I was always going to love this; WWII, espionage and Kate Atkinson are all right up my alley, and I wasn’t disappointed. Juliet Armstrong is 18 when she is recruited into MI5, and a job that is mundane and frightening at the same time. Juliet’s war, like that of so many others, was complicated, and ten years later people from her past turn up in her life and she must confront the past. The characters are compelling, the story is clever, funny, deeply insightful and surprising.
A great historical novel based on the resettlement of Jewish refugees to Shanghai during World War II. I was amazed at how the human spirit can still shine in the most horrendous of situations. The descriptions of life in Shanghai were rich, with food featuring. The modern part of the dual storyline had a few unbelievable coincidences, but I could forgive the author as they made the story flow. I enjoyed the story, particularly learning about this unknown (to me) part of history.
An interesting story about the battle of Crete – filled with all the emotions. Penelope returns to Crete for the 60th anniversary of the battle – where she reminisces about her war experience. Such a strong character amid the horror, with moments of friendship and love.
Mae’s husband has been posted to serve on the HMAS Sydney leaving her to cope with their newborn child. This is not going to end well. Grace has just fallen head over heels in love, and her journalist boyfriend leaves to cover the war in Singapore – more tragedy to come. There is a lot of emotion in this story and it is handled beautifully. The women’s grief, hope and ambitions along with coping with everyday life are explored. War effects everyone and this story brings it to life.
Set in Freetown, Sierra Leone, from the late sixties until the early two thousands, this book is about the effects of war, and desire and betrayal. A slow, powerful, novel, that explores one man’s obsession with another’s wife, and what acts it drive him to, years ago, and an English psychologist’s attempts to help after Sierra Leone’s civil war.
Totally bizarre, The Last Days of New Paris certainly isn’t a book for everyone. It is alternate history set in two time periods, 1941 and 1950. What is created in 1940, leaves Thibaut and Sam still fighting Nazis in 1950 Paris, along with surrealist art that has come to life, and demons. It’s kind of like looking at surrealist artworks; I don’t really have any idea of what is going on, but it is disturbing, intriguing, frightening and somehow beautiful.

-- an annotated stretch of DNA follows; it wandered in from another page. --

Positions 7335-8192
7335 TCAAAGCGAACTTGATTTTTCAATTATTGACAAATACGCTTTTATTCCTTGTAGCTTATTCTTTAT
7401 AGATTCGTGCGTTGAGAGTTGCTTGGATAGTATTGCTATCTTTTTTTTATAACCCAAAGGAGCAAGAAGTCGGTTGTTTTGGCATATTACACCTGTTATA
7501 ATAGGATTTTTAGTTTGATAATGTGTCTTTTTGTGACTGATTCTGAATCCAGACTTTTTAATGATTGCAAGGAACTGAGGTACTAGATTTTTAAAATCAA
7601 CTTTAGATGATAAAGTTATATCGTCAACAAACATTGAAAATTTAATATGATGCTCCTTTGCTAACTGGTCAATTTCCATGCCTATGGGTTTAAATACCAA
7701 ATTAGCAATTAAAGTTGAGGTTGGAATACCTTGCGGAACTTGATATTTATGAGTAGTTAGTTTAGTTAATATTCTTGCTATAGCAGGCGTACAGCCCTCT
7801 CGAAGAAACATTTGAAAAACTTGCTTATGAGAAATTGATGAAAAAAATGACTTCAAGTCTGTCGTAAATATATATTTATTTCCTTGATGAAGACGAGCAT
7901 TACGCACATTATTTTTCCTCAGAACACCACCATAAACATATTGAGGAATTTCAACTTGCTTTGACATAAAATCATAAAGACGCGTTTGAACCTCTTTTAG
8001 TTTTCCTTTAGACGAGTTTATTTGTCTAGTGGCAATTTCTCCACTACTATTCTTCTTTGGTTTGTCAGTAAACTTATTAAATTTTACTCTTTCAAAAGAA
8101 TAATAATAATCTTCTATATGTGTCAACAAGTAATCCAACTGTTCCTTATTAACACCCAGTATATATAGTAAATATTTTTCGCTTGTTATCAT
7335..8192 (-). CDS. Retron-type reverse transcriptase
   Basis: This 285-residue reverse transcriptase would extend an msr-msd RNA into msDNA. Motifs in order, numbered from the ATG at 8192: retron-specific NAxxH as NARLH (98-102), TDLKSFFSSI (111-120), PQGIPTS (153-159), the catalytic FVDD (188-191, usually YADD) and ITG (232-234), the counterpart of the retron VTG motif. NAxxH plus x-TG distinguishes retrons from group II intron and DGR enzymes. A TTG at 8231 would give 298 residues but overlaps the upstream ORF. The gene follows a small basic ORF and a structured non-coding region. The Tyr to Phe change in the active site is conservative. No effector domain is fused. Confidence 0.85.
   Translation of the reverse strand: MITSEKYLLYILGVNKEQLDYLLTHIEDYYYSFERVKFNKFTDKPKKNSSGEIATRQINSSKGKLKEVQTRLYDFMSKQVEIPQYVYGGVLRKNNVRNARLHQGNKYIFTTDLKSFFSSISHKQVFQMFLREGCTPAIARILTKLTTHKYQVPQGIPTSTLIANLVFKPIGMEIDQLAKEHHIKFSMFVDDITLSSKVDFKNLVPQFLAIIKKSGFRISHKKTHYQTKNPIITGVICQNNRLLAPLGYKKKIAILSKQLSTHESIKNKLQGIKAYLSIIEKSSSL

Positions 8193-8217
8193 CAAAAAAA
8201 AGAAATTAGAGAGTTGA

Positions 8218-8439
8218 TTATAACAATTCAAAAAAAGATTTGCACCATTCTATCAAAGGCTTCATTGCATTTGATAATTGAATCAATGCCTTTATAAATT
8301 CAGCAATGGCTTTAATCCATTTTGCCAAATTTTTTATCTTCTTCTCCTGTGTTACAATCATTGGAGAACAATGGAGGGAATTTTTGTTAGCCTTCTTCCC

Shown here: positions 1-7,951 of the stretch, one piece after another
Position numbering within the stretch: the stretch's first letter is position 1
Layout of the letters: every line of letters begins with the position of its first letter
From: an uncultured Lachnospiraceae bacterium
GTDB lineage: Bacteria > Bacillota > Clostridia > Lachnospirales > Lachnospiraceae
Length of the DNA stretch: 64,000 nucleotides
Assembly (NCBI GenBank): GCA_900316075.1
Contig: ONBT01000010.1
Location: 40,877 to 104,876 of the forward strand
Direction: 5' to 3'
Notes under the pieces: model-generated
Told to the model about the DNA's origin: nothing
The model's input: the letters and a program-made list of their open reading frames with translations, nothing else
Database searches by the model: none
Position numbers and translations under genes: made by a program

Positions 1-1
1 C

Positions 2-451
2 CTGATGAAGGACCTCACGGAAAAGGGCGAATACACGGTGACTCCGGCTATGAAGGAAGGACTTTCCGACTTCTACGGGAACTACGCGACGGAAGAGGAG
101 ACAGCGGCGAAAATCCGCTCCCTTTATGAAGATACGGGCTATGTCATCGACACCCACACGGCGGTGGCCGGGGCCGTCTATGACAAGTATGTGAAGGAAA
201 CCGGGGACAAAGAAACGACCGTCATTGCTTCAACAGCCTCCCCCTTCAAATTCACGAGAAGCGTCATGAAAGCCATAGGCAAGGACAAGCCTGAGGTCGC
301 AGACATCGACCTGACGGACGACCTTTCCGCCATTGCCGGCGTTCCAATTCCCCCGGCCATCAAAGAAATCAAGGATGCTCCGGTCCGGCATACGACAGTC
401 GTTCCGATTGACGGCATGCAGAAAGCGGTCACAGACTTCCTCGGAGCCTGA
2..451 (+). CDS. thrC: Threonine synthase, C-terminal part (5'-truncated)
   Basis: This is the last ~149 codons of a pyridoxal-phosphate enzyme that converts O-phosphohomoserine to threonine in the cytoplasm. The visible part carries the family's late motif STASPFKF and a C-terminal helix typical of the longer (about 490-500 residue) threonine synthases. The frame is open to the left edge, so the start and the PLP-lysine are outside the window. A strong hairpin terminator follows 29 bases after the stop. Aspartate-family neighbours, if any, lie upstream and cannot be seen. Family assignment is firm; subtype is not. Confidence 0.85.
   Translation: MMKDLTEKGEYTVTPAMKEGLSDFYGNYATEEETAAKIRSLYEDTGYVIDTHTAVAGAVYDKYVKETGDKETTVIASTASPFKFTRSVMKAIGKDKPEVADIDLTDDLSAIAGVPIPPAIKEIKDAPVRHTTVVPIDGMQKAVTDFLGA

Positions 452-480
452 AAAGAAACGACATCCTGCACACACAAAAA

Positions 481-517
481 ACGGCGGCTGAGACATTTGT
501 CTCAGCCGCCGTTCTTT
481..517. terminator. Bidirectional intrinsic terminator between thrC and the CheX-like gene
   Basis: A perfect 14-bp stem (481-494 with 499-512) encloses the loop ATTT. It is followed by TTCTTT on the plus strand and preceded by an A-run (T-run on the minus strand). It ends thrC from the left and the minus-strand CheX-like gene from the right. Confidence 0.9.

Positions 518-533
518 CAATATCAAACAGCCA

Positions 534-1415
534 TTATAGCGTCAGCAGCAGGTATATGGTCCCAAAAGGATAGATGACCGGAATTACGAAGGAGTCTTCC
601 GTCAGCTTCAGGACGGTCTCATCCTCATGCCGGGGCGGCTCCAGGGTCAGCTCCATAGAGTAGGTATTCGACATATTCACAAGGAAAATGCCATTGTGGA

I enjoyed this story and characters mainly based around the WWII campaign in Timor. I love it when a story makes me experience a range of emotions throughout the story. It is a story on the horror of war and its aftermath, mateship, complicated families, love and ultimately hope. The story jumps time periods several times per chapter, sometimes throwing me off the flow of the story, but this is only a minor complaint.
I have enjoyed previous novels by Kate and this one did not disappoint. Set around the Malay invasion by the Japanese in World War II the story focuses on the wife of a rubber plantation owner. With its descriptive writing and mixed cast of characters, it was a story that drew me in and kept me interested.
I do love novels set during WWII, and this may be my first young adult WWII story. It begins as a written confession from Queenie, who has been captured in France, and she tells the story of how she and her best friend Maddie, a pilot, ended up there. There’s a lot about being a pilot, some of what it was to be a woman in the air force, and about the French resistance. Though torture is involved, there is little gory detail, and the book is gently amusing at times, and is a great story of friendship and loyalty.
Though only two parts of the suite were finished before the author was taken from her family and killed in a concentration camp in 1942, the scale of this novel is still so grand. In the first part, people flee Paris as the Germans approach, and in the second, a country village is occupied. The setting is breathtakingly beautiful, the different reactions to the situation are raw, shocking, tender, brutal and very real. It’s hard to separate the book from the author’s real life tragedy, and why should we? The film focuses on just one part of the book, where it is set in the country village. Michelle Williams, Matthias Schoenaerts and Kristin Scott Thomas ( American, Belgian and English) do a great job playing the French and German characters and it is a moving film.